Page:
If you try to intervene with a contrary opinion, you're setting yourself up as an adversary, says New York family therapist Sharon O'Neill, author of A Short Guide to a Happy Marriage. Over time, you'll strain your relationship with the new parents and your grandchildren.

Let the parents-to-be experiment – not every decision they make will stick. And not everything they put out there needs to provoke a reaction. Sometimes they're just thinking aloud. "Allow them to grow in their roles as parents," Lawlor says.

Lastly, no gloating or "I told you so" when something you disagreed with doesn't work. Everyone has to learn things for themselves.

Go easy on the shopping

With a new grandchild on the way, it's tempting to go on a shopping spree. But before you do, ask the parents-to-be what they need, what they don't want, and whether there's a baby registry or wish list you can consult before you buy anything.

Some expectant parents welcome all gifts, but others would prefer to make most of the choices about clothing, toys, and gear themselves. And there may be other factors they're weighing, like an impending move or limited space.

Some parents-to-be take the "less is more" philosophy and don't want to fill their homes with bulky baby gear, at least not right away. Others would much rather have financial help or contributions to a savings account.

Don't take their choices personally

They're advocates of co-sleeping? Don't want to circumcise? Want to name their baby boy Peach? Honestly, it's not your problem. Yes, you may feel a tad embarrassed sharing your grandson's new moniker with your friends, but you didn't name him, right? Just raise your eyebrows and report it with a smile.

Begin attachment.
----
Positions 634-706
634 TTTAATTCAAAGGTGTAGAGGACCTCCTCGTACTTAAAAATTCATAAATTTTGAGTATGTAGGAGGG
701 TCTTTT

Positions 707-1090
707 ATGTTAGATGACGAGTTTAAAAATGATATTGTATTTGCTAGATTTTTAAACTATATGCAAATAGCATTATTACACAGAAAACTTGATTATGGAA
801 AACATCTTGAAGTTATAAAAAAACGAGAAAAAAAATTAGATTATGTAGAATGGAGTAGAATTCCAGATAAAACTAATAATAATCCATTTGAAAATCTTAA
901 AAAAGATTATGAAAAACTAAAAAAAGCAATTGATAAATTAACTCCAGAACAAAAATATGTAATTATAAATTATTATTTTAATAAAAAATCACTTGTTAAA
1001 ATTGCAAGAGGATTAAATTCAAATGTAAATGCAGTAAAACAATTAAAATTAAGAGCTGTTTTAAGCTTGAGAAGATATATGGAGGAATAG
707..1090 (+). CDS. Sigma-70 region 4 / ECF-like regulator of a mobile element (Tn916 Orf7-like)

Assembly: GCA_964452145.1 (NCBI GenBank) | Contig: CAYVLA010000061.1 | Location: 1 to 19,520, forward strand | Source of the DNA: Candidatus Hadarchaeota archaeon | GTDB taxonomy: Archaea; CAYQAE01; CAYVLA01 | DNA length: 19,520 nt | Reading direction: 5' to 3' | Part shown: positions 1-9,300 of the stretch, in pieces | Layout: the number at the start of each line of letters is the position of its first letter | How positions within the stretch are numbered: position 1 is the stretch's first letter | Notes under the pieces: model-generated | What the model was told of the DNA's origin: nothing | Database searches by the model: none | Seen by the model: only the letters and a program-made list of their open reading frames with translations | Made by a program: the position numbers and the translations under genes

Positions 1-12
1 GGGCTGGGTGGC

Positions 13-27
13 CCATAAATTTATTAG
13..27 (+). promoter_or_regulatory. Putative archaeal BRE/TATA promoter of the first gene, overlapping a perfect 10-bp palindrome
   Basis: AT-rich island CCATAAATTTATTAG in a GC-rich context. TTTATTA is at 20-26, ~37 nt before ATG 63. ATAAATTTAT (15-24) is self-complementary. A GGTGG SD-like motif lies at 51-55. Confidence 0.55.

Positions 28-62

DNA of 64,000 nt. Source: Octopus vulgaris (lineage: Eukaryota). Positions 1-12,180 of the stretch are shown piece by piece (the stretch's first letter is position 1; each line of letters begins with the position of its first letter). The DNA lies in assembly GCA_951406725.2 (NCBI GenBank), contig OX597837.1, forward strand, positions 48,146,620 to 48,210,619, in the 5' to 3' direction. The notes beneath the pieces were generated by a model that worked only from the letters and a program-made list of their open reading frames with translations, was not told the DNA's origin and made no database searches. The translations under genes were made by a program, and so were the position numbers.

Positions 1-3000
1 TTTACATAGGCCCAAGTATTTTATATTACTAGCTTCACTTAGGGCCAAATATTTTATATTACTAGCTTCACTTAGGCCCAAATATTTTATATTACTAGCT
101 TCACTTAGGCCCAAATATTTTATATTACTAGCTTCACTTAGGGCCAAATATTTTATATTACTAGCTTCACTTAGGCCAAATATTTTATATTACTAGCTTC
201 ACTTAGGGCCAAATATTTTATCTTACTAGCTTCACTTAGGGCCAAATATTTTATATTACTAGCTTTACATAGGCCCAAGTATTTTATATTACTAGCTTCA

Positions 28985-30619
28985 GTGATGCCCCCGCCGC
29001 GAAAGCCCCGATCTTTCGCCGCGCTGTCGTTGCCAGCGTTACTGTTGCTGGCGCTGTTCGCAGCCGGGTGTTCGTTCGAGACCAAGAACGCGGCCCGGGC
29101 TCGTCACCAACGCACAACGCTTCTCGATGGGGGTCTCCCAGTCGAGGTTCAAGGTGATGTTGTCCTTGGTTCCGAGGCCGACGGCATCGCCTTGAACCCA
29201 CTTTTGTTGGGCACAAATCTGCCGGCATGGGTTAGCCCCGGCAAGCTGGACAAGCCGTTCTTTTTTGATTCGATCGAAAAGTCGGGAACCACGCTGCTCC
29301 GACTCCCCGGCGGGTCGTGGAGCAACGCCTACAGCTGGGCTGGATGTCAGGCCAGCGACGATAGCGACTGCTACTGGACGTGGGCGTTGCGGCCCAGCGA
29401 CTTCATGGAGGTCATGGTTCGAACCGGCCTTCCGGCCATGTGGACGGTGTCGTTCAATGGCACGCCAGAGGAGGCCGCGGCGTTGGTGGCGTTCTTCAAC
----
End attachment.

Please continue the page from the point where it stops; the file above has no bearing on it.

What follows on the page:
Let bonding happen naturally

You've been so excited to meet the new baby – and then she wails nonstop whenever she's in your arms and ignores your coos and funny faces. It's disappointing, sure, but don't fret that your relationship will always be so rocky.

"Of course you can anticipate having a wonderful relationship with your grandchild, but that doesn't automatically happen," says Amy Goyer, multigenerational family expert for the AARP and author of Things to Do Now That You're a Grandparent. "It takes time and work and may not always resemble the picture you have in your mind."

Try to avoid specific expectations – they can be a recipe for disappointment. Instead, focus on getting to know your grandchild slowly and naturally and look for as many ways as possible to be involved in his or her life. If she screams when passed to you, keep trying. She may just need time to get comfortable with someone other than her parents.

Follow their rules